Neutrophils oxidative metabolism in sheep naturally infected by gastrointestinal nematodes and correlation between serum level of cortisol and parasitary burden

The relationships between neutrophils oxidative metabolism, cortisol serum levels and worm burden, estimated by fecal egg count (EPG), were studied in sheep naturally infected by gastrointestinal parasites at the end of pregnancy, during lactation, and after weaning. Twenty-two Suffolk sheep three to four year-old, of same parity and season of parturition were used. Serum cortisol was determined by radioimmunoassay and the neutrophils oxidative metabolism by the nitroblue tetrazolium (NBT) reduction test. The highest EPG values were observed on the fifth week of lactation while the highest rates of cortisol and reduction of NBT occurred on the fourth week after weaning. A positive correlation (r = 0.52; P<0.01) was observed between the neutrophils capacity to reduce the NBT and the serum cortisol concentration in the pre-parturition period. Otherwise, the neutrophils oxidative metabolism decreased near to the parturition. A negative correlation (r = -0.39; P<0.01) between EPG and NBT reduction test was observed after weaning, which was coincident with the increase in the neutrophils capacity to reduce NBT, indicating that animals showing better immune response after weaning have neutrophils with higher oxidative metabolism and lower worm burden.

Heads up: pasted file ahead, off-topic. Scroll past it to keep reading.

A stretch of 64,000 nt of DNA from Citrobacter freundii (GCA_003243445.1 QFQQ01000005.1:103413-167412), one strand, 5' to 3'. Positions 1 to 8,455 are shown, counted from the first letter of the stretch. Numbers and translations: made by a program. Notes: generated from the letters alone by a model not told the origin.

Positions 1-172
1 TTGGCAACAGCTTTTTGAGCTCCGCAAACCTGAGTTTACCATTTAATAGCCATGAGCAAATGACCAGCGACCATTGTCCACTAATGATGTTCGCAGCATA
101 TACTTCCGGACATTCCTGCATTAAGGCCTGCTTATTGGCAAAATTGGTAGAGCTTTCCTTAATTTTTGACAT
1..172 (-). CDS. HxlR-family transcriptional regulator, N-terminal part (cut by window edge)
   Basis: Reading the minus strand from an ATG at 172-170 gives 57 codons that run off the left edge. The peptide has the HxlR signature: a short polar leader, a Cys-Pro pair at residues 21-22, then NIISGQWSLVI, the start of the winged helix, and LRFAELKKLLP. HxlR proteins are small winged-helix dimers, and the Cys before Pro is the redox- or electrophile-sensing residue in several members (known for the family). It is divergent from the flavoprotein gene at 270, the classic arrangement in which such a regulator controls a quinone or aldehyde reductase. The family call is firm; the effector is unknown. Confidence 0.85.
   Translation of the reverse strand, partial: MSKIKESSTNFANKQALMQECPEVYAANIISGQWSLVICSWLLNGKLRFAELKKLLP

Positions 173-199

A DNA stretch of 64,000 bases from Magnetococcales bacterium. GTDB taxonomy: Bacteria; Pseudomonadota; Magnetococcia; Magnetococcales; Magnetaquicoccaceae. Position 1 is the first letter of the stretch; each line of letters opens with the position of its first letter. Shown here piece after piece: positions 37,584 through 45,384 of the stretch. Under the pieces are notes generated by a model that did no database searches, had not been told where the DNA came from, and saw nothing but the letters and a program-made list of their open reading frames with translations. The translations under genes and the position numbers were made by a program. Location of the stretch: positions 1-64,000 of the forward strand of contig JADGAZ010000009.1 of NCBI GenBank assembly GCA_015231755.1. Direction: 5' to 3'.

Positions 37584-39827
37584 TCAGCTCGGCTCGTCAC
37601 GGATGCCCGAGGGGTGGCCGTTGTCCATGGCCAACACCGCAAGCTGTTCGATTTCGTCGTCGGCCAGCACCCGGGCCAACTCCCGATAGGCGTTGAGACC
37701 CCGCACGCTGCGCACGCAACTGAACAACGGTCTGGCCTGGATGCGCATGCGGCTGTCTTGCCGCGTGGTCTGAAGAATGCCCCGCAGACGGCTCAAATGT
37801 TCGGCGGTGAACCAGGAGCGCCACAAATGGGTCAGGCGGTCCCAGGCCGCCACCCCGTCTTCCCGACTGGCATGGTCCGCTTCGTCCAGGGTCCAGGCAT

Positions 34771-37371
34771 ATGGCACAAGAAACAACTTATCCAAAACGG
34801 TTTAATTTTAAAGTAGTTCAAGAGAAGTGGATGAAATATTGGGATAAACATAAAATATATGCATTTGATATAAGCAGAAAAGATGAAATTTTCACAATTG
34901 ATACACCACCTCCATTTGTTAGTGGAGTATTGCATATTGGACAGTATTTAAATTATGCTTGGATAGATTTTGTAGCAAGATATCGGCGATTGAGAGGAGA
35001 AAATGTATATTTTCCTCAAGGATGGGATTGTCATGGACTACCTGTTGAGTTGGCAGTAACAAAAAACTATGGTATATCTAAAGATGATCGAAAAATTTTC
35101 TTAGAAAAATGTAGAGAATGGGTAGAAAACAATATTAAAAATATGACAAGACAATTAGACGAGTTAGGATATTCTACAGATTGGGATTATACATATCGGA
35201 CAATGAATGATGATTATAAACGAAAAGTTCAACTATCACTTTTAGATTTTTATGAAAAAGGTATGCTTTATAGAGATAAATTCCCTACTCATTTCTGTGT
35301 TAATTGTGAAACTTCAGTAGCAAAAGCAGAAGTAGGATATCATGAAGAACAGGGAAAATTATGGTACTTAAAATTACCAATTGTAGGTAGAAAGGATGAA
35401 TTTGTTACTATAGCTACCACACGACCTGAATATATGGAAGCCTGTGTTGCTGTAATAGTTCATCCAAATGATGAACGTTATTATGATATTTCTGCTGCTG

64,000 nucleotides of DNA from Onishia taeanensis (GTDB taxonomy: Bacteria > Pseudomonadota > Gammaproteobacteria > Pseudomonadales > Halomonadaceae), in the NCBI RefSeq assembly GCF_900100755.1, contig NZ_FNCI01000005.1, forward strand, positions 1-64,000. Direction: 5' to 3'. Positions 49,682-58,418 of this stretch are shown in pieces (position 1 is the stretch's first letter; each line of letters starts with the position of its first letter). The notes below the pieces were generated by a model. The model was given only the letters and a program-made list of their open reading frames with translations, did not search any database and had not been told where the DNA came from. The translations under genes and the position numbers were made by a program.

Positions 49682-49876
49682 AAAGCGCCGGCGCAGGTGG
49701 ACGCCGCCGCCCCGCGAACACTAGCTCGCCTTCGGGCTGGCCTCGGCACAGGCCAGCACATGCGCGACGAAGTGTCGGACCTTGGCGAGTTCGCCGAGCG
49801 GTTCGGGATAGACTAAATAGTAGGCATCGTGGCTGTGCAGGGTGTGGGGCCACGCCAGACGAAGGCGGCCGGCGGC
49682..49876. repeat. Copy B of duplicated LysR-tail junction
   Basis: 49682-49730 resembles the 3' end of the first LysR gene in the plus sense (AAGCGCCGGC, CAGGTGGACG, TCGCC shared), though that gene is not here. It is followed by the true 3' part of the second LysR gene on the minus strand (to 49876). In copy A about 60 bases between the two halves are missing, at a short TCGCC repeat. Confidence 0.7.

Ewe; oxidative metabolism; neutrophil; cortisol; gastrointestinal nematodes

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